`Journal of Function Spaces and ApplicationsVolume 2013 (2013), Article ID 968356, 5 pageshttp://dx.doi.org/10.1155/2013/968356`
Research Article

Oscillatory Criteria for Higher Order Functional Differential Equations with Damping

1College of Electronic and Information Engineering, Hebei University, Baoding 071002, China
2College of Mathematics and Computer Science, Hebei University, Baoding 071002, China

Received 19 September 2012; Accepted 25 November 2012

Copyright © 2013 Peiguang Wang and Hai Cai. This is an open access article distributed under the Creative Commons Attribution License, which permits unrestricted use, distribution, and reproduction in any medium, provided the original work is properly cited.

Abstract

We investigate a class of higher order functional differential equations with damping. By using a generalized Riccati transformation and integral averaging technique, some oscillation criteria for the differential equations are established.

1. Introduction

In this paper, we consider the following higher order functional differential equations with distributed deviating arguments of the form as follows: where is an even number, , , , for , and has the same sign as ; when they have the same sign, is nondecreasing, and the integral of (1) is a Stieltjes one.

We restrict our attention to those solutions of (1) which exist on same half liner with for any and satisfy (1). As usual, a solution of (1) is called oscillatory if the set of its zeros is unbounded from above, otherwise, it is called nonoscillatory. Equation (1) is called oscillatory if all solutions are oscillatory.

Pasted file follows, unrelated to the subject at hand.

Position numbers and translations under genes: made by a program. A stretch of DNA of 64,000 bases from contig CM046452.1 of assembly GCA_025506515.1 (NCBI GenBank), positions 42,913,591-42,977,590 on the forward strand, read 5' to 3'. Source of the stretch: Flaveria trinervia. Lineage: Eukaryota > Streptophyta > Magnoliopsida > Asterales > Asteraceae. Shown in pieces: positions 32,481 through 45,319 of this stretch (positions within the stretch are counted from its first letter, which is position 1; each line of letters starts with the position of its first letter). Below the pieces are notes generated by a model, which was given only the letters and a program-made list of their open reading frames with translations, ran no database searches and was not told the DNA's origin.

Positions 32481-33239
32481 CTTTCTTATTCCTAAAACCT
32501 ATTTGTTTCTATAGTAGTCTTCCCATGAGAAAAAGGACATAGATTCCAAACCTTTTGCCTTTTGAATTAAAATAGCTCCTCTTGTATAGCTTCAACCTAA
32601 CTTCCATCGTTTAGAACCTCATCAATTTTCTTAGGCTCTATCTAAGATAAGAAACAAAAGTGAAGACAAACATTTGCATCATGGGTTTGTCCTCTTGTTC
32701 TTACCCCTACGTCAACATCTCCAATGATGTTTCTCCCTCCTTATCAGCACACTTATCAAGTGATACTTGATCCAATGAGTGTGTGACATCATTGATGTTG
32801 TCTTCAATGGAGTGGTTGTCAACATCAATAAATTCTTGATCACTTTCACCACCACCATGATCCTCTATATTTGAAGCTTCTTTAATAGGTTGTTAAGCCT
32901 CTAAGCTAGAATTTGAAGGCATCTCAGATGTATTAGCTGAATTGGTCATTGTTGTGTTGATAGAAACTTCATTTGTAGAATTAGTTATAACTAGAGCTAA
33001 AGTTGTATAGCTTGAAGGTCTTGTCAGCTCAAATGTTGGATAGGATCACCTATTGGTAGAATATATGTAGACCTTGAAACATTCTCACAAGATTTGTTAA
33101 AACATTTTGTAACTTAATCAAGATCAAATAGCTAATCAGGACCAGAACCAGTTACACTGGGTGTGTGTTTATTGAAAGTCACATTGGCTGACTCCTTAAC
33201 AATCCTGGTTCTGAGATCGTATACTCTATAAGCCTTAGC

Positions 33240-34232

In recent years, there has been an increasing interest in studying the oscillation behavior of solutions for the differential equations with distributed deviating arguments, and a number of results have been obtained (refer to [13] and their references). However, to the best of our knowledge, very little is known for the case of higher order differential equations with damping. The purpose of this paper is to establish some new oscillation criteria for (1) by introducing a class of functions defined in [2] and a generalized Riccati technique.

Firstly, we define the following two class functions.

We say that a function belongs to the function class , denoted by , if , where , which satisfies , , and has the partial derivative on that is locally integrable with respect to in .